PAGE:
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Canadian municipalities issued C$7.8 billion (US$5.9 billion) worth of building permits in November, down 0.1 percent from the previous month, according to Statistics Canada. The decline was largely the result of lower construction intentions in Alberta, following a spike the previous month due to impending changes to the Alberta Building Code.
In the residential sector, the value of building permits fell 1.6 percent to C$5.1 billion (US$3.7 billion) in November. Declines were posted in four provinces, led by Alberta. The largest gains were posted in British Columbia and Quebec.
The value of nonresidential building permits rose 3 percent to C$2.6 billion (US$2 billion) in November. Higher construction intentions were registered in five provinces, led by Quebec and Ontario. The largest decline was reported in Alberta.
In the single-family dwelling component, municipalities issued C$2.8 billion (US$2 billion) worth of permits in November, down 2 percent from October. The decline in Alberta was large enough to offset gains in seven provinces.
The value of permits for multifamily dwellings fell 1 percent to C$2.4 billion (US$1.8 billion) in November. Declines were reported in six provinces. Lower construction intentions in Alberta and Ontario were mainly responsible for the decrease.
Municipalities approved the construction of 19,498 new dwellings in November, up 0.5 percent from the previous month. The increase was attributable to multifamily dwellings, which rose 3.3 percent to 13,035 new units. Conversely, single-family homes fell 4.8 percent to 6,463 new units.
Construction intentions for institutional buildings were up 25.2 percent to C$686 million (US$519.4 million) in November. The gain was largely the result of higher construction intentions for educational facilities and nursing homes. Increases were reported in four provinces, led by Ontario and Quebec.
The value of industrial permits rose 10.1 percent to C$404 million (US$305.9 million) in November. The advance was mainly attributable to higher construction intentions for primary industry buildings, manufacturing plants and maintenance facilities. Gains were posted in six provinces, most notably Quebec.
In the commercial component, the value of building permits was down 6.1 percent to C$1.5 billion (US$1.1 billion) in November. Lower construction intentions for hotels, office buildings and retail complexes contributed to the drop. Declines were reported in five provinces, led by Alberta.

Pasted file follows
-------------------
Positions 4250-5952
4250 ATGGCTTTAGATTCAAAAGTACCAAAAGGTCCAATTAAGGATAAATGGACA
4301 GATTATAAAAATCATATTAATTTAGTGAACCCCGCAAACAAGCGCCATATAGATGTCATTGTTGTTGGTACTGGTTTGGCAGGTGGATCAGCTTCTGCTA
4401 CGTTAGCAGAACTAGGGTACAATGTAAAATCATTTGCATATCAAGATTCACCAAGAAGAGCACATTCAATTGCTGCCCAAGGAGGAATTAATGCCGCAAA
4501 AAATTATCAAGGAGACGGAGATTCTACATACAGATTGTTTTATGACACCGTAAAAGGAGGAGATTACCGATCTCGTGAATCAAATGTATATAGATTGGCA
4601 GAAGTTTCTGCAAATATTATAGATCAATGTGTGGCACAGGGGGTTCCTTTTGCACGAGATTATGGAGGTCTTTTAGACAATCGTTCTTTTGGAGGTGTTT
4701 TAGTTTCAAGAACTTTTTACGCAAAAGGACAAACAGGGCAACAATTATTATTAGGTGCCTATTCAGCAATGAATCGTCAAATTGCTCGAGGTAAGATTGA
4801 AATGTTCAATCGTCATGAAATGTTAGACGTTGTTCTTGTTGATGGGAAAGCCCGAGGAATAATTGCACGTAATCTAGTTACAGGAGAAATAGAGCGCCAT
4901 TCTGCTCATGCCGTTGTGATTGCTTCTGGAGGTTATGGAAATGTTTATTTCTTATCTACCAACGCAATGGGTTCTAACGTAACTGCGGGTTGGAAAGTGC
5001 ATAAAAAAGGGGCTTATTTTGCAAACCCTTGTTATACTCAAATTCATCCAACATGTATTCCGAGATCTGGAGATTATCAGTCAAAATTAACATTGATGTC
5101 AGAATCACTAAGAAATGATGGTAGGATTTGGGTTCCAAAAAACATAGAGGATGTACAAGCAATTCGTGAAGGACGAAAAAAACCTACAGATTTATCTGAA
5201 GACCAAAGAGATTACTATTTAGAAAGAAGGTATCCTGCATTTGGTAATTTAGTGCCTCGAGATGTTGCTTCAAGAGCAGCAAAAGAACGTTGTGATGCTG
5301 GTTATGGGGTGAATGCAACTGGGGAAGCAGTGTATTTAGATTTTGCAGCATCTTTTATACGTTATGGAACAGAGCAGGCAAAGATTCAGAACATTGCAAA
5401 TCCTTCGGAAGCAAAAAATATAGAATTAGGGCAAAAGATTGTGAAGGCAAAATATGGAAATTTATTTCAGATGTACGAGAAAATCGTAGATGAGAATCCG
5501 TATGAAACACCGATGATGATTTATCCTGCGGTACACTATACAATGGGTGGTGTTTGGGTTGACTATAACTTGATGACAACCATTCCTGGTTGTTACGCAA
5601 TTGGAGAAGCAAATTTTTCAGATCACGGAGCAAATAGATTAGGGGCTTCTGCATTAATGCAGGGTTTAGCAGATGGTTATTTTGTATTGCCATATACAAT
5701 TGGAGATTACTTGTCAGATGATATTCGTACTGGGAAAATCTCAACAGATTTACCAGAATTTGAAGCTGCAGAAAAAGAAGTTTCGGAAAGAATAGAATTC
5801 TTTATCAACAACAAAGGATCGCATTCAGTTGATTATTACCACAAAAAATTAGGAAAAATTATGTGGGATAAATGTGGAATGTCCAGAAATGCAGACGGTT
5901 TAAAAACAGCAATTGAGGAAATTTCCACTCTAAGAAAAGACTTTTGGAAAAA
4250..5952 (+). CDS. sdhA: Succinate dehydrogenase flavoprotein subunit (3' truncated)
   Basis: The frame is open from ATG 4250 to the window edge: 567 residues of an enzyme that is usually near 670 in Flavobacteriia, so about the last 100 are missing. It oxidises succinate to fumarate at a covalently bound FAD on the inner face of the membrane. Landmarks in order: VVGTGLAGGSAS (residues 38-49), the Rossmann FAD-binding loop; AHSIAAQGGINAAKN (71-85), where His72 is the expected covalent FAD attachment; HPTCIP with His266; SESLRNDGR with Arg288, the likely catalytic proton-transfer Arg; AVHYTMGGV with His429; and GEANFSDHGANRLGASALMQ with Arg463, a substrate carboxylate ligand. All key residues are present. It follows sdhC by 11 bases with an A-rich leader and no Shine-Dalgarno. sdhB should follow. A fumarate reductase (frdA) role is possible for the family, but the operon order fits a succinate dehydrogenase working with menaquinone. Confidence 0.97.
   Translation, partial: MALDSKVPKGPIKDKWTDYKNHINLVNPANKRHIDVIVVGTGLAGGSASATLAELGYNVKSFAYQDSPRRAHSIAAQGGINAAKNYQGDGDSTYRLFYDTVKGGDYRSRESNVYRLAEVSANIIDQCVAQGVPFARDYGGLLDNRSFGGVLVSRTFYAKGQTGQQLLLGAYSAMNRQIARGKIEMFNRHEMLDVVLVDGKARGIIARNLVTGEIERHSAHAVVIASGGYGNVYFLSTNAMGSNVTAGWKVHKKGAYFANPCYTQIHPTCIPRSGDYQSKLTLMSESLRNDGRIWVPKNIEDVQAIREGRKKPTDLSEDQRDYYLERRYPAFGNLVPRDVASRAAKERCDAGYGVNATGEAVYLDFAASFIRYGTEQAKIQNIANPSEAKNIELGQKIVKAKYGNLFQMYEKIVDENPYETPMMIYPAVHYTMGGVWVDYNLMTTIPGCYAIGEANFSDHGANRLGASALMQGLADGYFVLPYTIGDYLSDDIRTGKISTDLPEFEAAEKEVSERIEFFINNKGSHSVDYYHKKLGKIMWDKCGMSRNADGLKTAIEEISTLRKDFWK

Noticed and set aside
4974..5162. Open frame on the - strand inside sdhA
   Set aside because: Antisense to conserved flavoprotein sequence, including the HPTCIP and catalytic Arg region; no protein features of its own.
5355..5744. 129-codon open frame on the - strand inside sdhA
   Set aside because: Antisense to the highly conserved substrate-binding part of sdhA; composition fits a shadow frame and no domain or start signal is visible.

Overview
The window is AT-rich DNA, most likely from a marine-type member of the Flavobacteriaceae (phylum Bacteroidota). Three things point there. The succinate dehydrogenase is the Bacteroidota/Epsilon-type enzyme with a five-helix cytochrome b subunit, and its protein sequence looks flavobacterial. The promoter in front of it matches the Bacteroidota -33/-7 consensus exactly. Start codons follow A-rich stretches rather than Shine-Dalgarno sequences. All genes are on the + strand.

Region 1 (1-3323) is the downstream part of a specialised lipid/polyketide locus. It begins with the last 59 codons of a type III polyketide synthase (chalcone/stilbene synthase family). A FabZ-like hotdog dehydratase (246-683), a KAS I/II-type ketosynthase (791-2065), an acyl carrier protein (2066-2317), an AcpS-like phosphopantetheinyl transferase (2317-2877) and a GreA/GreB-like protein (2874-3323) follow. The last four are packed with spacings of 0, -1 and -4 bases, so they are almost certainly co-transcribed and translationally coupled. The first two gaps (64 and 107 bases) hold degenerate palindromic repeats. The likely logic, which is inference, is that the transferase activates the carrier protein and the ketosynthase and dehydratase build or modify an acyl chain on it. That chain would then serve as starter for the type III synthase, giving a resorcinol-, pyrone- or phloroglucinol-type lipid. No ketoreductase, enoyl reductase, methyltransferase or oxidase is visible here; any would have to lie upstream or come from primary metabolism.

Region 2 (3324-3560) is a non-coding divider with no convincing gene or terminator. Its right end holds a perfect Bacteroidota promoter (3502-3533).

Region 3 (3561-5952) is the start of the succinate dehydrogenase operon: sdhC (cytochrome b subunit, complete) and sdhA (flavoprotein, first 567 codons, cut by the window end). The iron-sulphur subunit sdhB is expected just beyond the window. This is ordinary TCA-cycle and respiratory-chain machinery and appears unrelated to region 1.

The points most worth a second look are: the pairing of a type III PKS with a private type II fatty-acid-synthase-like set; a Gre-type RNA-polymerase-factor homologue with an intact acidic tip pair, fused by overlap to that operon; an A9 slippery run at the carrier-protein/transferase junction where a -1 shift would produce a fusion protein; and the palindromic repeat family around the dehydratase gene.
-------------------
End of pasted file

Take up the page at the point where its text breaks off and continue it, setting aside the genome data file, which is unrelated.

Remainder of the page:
Permits by geography
The total value of building permits was down in four provinces in November, with Alberta posting the largest decrease. Significant advances in Quebec, Ontario and British Columbia were not enough to offset the decrease in Alberta.
Following a notable gain in October—largely the result of an impending change in the provincial Building Code—the value of permits in Alberta dropped 36.9 percent to C$1.1 billion (US$830 million). Residential dwellings, down 36.2 percent from the previous month, accounted for over half of the provincial decrease. Every building permit component declined, led by commercial buildings, specifically retail complexes and hotels.
Conversely, Quebec, Ontario and British Columbia recorded the largest gains in November. In Quebec, higher construction intentions were posted for every component, led by multifamily dwellings. The advance in Ontario was mainly attributable to higher construction intentions for institutional and commercial buildings, while in British Columbia the increase was led by multifamily dwellings.
In November, the value of building permits was down in 16 of 34 census metropolitan areas. The largest decline was posted in Calgary, followed distantly by Toronto.
In Calgary, following a 66.2 percent increase in October, the value of building permits fell 77 percent in November. Lower construction intentions in every component contributed to the decline, led by multifamily dwellings, commercial buildings, and single-family homes.
In Toronto, the value of permits was down 11 percent to C$1.6 billion in November, following a 25.7 percent increase in October. The decrease was mainly attributable to lower construction intentions for residential buildings.
In contrast, Vancouver recorded the largest gain, largely as a result of higher construction intentions in all components, most notably multifamily dwellings.